Some of the so-called rock revival's bands would share explicit musical influences with The White Stripes, but most would not. And there were other artists making great guitar records at the same time — Queens of the Stone Age, PJ Harvey, and, of course, Radiohead — who weren't woven into the same storyline. Some critics have theorized that the whole rock-revolution movement was a fabrication, a scene manufactured by bored NME editors who wanted something to write about other than Travis. If these bands — The Strokes, Interpol, The White Stripes, Yeah Yeah Yeahs, and later The Killers, Kings of Leon, Franz Ferdinand, The Libertines et al — didn't really sound alike or know each other well, what actually united them?
Youth, sex and rage for certain. But as importantly, timing and circumstance. Scene-building is partially about literal shared geography, but it's also about audiences in search of a narrative. What these artists truly had in common was a sense of connection to the visceral, analog, IRL aesthetic of punk rock, and the frustration (and secret good fortune) of making really good music you are told no one will ever care about. They each advertised their own outsiderness, and that outsiderness is what Jack White would have called a useful limitation. "The whole idea of The White Stripes was to break away the excess," White said recently, reflecting on De Stijl's 20th anniversary. "To get down to the nitty gritty of what music meant to me and my sister." As he has put it, "It was mind blowing to think that people [would ever be] interested in this music."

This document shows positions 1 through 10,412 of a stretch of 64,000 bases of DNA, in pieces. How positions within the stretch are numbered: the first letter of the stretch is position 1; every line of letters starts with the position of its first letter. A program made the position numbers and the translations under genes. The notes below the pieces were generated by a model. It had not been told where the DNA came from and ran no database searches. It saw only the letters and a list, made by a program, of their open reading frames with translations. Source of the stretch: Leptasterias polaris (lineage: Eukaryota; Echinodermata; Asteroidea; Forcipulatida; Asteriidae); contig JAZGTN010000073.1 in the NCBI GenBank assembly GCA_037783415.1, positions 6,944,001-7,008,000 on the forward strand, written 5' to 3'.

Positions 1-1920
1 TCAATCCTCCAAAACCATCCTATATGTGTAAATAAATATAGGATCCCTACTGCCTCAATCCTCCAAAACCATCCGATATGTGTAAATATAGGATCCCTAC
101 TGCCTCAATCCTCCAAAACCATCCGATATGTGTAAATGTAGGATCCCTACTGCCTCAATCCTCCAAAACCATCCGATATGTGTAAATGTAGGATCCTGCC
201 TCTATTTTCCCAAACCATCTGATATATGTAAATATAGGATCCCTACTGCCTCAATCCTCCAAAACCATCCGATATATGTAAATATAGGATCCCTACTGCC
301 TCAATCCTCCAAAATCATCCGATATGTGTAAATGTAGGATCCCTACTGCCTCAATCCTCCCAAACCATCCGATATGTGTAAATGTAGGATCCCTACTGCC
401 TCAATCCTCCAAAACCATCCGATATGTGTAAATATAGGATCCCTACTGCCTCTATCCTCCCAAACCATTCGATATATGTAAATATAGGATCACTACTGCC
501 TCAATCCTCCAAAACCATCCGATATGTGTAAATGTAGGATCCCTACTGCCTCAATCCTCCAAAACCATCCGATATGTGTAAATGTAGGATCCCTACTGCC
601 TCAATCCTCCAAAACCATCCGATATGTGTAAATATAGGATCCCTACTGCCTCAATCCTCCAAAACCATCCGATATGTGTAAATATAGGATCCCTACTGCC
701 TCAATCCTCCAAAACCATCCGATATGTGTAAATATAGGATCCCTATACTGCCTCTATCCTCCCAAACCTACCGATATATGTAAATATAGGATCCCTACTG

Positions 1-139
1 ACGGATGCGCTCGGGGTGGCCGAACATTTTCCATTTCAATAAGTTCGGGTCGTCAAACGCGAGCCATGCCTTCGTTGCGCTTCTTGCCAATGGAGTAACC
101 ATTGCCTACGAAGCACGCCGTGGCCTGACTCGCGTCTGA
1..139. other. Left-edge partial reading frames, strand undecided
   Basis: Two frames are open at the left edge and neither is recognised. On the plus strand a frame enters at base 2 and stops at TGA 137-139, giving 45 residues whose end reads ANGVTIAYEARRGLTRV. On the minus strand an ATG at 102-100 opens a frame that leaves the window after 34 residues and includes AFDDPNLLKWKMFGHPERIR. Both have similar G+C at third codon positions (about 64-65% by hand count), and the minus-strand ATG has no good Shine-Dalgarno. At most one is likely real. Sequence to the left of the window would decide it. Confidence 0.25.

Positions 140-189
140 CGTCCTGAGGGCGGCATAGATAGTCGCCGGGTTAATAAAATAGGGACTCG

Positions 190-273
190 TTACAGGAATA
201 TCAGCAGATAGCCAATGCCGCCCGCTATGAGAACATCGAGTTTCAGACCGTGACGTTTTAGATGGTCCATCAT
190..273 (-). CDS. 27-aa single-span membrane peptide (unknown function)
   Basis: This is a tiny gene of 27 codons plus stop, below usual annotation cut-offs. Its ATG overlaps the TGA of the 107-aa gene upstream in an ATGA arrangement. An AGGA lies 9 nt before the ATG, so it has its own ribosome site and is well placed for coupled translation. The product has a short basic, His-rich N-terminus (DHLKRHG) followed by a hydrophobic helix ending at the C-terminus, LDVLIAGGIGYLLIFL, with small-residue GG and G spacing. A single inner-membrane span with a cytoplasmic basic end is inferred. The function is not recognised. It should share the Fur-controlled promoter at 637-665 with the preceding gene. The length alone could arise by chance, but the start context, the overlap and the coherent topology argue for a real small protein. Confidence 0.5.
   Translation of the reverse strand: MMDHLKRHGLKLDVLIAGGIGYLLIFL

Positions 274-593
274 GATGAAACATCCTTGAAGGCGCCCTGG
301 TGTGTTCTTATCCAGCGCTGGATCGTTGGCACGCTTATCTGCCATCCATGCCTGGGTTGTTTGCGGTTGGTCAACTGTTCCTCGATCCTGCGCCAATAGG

Friends from back home in Detroit remember Jack's early irritation at being written off as a novelty act, two white kids dressed like peppermints playing camp blues. "It was tough for them at first," Bobby Harlow from The Go recalled in an oral history. "People saw it as half a band." On the other hand, during that first show with Yeah Yeah Yeahs, Nick Zinner remembers Jack being bummed that there was another band without a bass player on the bill. It's hard to build your own obscure world and live in it when no one cares. But when you double down on that world, and on your commitment to the rules that you alone get to make for it, you become free.
De Stijl represents The White Stripes at the peak of their camp interiority. More than any of their eventual peers, the duo's aesthetic was forged in darkness. In Detroit they were mocked, then beloved, then rejected for being too big, all before they had anything like real fame. They emerged out of that small-time Behind the Music cycle intact, fortified, extra-committed to the ideals that brought them there. The same band that stormed MTV a year later with White Blood Cells also had the necessary confidence in the power of its own strangeness to build a music video out of Legos for its hit single. The same band that wrote "Seven Nation Army," a song that will play at sports stadiums forever, chose to record it at one of the last truly analog studios in the world.
Two decades on, De Stijl stands for something lost to the past. It's an artifact of an era when musicians of any kind — but especially those whose work stood outside of the obvious mainstream — had so little hope of being heard, so few ways of generating an audience, that they had no choice but to make the music they themselves wanted to hear in the world. Jack and Meg evolved after 2000, but they never grew up: On record they are, always and forever, the scrappy underdogs obsessed with primary colors and Son House. They never got comfortable. They never relaxed. They never fit in. And then in 2011 they broke up, leaving us all, including themselves, wanting more.
"I'd make a White Stripes record right now," Jack famously said the following year, while promoting his debut solo album. "I'd be in The White Stripes for the rest of my life. That band is the most challenging, important, fulfilling thing ever to happen to me. I wish it was still here. It's something I really, really miss."
Lizzy Goodman is a freelance writer and the author of the book Meet Me in the Bathroom, a history of the New York City rock scene at the turn of the 21st century.